The Twintec water softener was designed and is manufactured by Harvey Softeners of Old Woking, Surrey. The story of Harvey’s first involvement with water softeners is not disimilar to that of Kevin Goody.
In 1975, Harvey’s wife Ann purchased a Permutit water softener. He was a plumbing and heating installer at the time, who was eventually persuaded to fit the water softener. He was so impressed with the benefits of softened water, that he started selling and installing Permutit water softeners. By 1980 he had become the UK’s largest installer of water softeners but had decided that the large old fashioned machines could be bettered.
He bought a kinetic, twin cylinder valve from an American company, and back in the UK, developed the first British twin-cylinder, non-electric water softener. This softener was launched in England in 1981 and rapidly became the market leader, it continued to lead the way in domestic water softeners throughout the 1990s.
Towards the end of the 1990s, Harvey went back to the drawing board, with the aim of developing the ultimate water softener, designed specifically for the British home. He still wanted a twin cylinder, non-electric machine which used block salt, rather than heavy bags of salt but there were additional features on which he had set his heart.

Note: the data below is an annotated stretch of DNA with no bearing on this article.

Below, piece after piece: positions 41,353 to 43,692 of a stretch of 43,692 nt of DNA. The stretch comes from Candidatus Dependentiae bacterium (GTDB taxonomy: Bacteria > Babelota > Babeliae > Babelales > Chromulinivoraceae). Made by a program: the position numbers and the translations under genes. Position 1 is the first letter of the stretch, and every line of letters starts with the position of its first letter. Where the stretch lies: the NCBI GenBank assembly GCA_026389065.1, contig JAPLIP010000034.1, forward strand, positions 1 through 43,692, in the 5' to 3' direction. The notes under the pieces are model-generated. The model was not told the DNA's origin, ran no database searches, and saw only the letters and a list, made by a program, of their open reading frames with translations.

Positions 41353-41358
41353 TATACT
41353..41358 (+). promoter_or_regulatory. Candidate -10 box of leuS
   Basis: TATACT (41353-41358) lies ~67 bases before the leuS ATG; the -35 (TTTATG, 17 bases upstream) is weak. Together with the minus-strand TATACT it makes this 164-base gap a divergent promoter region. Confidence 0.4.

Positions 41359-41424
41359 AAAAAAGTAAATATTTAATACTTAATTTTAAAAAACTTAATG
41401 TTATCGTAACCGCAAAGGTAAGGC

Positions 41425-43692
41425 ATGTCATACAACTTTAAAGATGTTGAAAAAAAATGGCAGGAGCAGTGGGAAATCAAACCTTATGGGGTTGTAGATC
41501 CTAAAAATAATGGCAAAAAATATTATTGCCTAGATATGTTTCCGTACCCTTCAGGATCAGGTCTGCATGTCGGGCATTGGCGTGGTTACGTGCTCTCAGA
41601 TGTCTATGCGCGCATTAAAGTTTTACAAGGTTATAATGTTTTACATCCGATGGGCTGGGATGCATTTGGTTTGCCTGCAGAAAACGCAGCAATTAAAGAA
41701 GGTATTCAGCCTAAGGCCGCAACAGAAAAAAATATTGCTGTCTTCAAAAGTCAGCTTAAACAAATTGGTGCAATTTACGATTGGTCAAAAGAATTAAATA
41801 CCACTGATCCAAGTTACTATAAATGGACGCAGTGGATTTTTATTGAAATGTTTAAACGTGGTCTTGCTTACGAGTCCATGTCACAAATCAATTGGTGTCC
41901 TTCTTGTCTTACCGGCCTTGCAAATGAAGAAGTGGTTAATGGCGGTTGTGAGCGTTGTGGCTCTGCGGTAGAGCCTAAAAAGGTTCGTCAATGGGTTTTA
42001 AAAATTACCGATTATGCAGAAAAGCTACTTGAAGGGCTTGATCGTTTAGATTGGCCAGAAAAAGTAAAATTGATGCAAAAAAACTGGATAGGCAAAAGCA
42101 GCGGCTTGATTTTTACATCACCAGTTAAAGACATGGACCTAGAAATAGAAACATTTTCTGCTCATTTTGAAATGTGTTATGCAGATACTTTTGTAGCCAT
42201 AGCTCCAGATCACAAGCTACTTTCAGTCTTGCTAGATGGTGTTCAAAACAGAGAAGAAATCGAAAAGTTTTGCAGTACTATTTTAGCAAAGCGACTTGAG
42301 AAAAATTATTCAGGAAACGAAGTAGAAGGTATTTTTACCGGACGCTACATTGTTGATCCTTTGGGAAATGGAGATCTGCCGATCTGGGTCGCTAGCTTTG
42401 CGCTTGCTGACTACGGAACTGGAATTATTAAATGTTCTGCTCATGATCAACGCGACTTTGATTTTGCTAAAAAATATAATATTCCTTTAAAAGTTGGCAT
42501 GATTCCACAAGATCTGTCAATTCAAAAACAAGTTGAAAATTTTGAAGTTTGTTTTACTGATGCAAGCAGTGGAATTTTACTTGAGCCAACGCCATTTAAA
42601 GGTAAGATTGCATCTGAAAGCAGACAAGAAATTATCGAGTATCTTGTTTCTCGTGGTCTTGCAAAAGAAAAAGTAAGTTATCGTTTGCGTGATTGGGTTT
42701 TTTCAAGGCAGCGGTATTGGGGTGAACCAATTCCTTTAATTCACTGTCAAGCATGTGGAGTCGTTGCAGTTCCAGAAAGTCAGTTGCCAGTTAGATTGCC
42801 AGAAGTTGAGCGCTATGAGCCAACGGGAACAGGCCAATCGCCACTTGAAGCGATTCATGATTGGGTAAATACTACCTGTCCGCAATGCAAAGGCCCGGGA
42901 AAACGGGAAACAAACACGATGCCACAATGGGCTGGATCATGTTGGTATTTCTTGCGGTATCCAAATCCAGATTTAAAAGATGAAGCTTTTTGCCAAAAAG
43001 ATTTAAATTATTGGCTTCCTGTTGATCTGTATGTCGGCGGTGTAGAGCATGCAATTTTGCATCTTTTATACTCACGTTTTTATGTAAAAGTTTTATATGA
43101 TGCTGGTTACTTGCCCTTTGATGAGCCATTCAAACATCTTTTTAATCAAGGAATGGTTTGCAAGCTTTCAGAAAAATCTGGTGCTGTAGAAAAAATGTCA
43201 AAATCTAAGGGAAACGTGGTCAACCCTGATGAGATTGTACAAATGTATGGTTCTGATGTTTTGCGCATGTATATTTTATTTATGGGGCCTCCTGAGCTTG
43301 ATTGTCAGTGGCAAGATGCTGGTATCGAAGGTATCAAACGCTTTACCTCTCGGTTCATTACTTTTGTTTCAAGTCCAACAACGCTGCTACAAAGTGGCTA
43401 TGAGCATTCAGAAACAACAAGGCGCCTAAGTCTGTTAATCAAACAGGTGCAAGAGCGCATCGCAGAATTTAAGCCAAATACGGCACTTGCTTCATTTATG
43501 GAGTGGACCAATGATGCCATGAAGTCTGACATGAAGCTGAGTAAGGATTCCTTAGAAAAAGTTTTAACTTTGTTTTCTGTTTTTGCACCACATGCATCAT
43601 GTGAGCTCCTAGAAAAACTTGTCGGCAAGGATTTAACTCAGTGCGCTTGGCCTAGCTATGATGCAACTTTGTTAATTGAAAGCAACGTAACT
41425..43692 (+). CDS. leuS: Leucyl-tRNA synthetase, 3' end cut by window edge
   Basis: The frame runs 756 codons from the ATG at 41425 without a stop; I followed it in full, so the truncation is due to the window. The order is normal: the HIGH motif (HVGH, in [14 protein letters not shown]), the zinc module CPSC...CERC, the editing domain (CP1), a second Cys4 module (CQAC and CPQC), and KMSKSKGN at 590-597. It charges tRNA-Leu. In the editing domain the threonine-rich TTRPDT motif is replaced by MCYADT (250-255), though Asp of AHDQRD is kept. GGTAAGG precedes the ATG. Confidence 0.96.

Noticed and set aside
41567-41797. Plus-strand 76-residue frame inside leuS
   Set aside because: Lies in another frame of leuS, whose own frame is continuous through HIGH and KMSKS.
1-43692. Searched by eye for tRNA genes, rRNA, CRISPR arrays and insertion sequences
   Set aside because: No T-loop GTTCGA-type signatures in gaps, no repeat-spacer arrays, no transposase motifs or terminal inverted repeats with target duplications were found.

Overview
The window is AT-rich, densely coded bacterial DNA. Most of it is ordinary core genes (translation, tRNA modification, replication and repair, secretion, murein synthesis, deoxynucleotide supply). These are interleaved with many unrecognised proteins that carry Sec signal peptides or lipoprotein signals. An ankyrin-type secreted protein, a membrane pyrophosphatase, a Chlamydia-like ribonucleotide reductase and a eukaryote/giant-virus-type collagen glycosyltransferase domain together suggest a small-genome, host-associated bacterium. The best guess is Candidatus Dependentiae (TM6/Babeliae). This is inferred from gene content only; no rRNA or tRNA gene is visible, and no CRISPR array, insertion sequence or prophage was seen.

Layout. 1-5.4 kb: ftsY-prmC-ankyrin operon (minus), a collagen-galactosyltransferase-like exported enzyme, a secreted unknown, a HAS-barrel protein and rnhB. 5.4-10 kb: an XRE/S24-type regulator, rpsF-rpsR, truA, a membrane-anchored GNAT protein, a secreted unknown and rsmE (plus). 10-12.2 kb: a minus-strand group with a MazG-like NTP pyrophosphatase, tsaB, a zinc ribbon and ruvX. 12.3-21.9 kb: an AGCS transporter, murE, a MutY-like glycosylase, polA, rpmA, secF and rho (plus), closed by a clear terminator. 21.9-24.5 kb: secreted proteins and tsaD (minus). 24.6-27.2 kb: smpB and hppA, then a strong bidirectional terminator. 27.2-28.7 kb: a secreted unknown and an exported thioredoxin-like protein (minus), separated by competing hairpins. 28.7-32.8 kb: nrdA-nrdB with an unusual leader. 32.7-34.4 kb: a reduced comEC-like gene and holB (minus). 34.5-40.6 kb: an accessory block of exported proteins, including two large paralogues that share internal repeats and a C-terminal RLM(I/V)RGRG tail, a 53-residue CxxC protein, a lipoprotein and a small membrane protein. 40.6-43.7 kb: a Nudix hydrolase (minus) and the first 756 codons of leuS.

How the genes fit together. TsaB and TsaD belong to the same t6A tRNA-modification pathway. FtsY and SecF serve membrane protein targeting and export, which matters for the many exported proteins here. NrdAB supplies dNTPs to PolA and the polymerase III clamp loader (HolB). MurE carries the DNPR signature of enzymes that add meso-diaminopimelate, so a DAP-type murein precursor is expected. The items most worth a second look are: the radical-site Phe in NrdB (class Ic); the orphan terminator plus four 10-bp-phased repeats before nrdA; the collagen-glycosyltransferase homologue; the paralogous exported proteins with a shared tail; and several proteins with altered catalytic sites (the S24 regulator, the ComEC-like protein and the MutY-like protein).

Firstly he wanted the machine to cope with higher flow rates, to suit the unvented high pressure water systems, which had been made legal in the UK since the development of the old softener and were now gaining in popularity. It was important that the new softener could be used with all plumbing systems in use in the UK, whether traditional storage tank types or direct mains fed systems.
Secondly Harvey decided that the new machine should have better rates of water consumption. This was because of the increasing number of UK homes with water meters. To make the new softener still more economical to run, Harvey also improved its salt consumption levels.
Finally he resolved the trickle flow problems which had beset the old softener and made the lid transparent, so that salt levels could be checked without removing the lid.
After much research, the new improved, UK designed and built Twintec machine, was launched on 11th May 2001. As a result, he no longer needed to look to America for a twin-cylinder, non-electric, valve.